Nearly a quarter of Pakistan International Airlines (PIA) pilots have been found not to hold valid licences.
An investigation following the Karachi air disaster in May, in which all passengers and crew lost their lives, revealed that 262 of 850 pilots had potentially fake licences or ones containing irregularities.
It was believed that many had not even taken the Pakistan regulator’s pilot qualification examination.
Some 150 pilots were suspended as investigations continue, according to a report by Forbes.
The Pakistan flag carrier has now been banned from operating in both the US and the UK.
The European Union Air Safety Agency (Easa) withdrew “third country operator” authorisation from PIA for six months from 1 July.
The letter from Easa to PIA read: “There are strong indications that a high number of Pakistani pilots’ licences are invalid.”
It added: “PIA persists in failing to demonstrate compliance with the applicable standards.”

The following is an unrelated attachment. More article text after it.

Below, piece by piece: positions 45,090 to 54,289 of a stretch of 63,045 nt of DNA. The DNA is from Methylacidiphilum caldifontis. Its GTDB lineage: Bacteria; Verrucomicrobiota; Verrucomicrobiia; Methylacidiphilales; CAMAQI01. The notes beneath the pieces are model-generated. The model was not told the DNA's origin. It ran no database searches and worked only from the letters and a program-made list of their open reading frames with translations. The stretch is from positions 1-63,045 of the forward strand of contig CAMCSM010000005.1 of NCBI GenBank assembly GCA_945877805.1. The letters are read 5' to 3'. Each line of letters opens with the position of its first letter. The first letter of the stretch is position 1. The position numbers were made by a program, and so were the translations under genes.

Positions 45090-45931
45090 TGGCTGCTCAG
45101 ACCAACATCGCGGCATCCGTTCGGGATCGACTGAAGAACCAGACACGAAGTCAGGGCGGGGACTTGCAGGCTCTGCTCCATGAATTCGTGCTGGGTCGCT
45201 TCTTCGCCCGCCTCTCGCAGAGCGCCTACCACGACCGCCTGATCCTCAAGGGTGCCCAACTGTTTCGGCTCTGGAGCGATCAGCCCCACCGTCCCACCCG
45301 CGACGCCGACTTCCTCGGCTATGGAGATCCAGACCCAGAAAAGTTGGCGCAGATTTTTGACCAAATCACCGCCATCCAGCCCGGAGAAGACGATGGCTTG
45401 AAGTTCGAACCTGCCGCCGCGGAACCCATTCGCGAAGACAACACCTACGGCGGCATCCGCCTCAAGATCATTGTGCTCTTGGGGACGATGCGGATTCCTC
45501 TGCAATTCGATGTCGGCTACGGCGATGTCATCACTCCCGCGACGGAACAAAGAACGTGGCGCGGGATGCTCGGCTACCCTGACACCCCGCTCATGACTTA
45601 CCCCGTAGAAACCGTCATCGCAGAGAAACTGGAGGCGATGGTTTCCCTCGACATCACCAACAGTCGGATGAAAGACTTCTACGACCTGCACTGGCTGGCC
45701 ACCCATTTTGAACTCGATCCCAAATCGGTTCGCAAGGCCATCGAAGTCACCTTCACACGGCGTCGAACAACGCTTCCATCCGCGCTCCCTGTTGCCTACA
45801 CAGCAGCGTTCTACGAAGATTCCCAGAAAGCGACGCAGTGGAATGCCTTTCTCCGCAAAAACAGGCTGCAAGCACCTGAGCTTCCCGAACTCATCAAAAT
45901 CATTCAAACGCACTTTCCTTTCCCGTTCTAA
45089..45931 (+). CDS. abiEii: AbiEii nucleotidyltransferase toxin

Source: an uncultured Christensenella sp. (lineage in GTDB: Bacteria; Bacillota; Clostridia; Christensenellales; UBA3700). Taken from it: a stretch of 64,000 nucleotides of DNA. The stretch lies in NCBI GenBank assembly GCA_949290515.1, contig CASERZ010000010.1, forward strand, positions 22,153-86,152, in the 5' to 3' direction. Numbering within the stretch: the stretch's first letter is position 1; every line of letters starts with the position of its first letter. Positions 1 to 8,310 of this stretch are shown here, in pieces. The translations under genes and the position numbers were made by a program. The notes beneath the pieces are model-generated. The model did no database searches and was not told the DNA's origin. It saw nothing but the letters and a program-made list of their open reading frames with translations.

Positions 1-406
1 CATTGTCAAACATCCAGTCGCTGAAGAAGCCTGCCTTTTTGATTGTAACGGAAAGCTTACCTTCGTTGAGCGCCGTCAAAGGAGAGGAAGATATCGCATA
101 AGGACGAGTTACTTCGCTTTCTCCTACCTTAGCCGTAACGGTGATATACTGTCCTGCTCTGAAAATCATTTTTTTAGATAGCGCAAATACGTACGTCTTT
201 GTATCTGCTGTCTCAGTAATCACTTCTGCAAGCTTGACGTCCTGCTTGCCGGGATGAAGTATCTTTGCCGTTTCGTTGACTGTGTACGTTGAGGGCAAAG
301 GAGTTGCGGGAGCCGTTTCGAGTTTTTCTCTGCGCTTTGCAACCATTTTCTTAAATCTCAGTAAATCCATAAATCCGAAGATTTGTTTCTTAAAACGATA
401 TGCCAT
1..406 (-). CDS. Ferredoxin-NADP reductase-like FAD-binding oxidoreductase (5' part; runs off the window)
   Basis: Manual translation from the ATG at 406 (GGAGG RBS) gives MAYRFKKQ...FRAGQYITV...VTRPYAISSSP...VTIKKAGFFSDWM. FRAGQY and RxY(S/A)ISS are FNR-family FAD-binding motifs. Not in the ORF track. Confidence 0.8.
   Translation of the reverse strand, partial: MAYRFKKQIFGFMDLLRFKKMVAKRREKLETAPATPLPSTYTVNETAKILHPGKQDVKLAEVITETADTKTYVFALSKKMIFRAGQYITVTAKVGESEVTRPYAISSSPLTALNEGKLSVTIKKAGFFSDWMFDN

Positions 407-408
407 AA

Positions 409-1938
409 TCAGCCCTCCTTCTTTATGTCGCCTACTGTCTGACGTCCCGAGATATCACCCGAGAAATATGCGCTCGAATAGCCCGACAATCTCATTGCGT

On the same day, the US Department of Transportation suspended PIA from operating in the US.
PIA Airbus 320 was on a scheduled flight from Lahore to Karachi on 22 May when 97 passengers and crew died after a botched “go-around” that damaged the plane on its first attempt at landing.
The preliminary report found the captain and first officer disregarded standard procedures and ignored alarms.
Easa says the crash revealed “successive breaches of multiple layers of safety defences in the safety management system”.
PIA has suffered two other fatal events in the past six years. In 2014, one passenger died when an Airbus A310 from Riyadh in Saudi Arabia was struck by bullets on the approach to Peshawar in Pakistan.
In December 2016, a domestic flight from Chitral to Islamabad crashed on a hillside with the loss of all 47 passengers and crew on board.
The Independent has approached PIA for comment.
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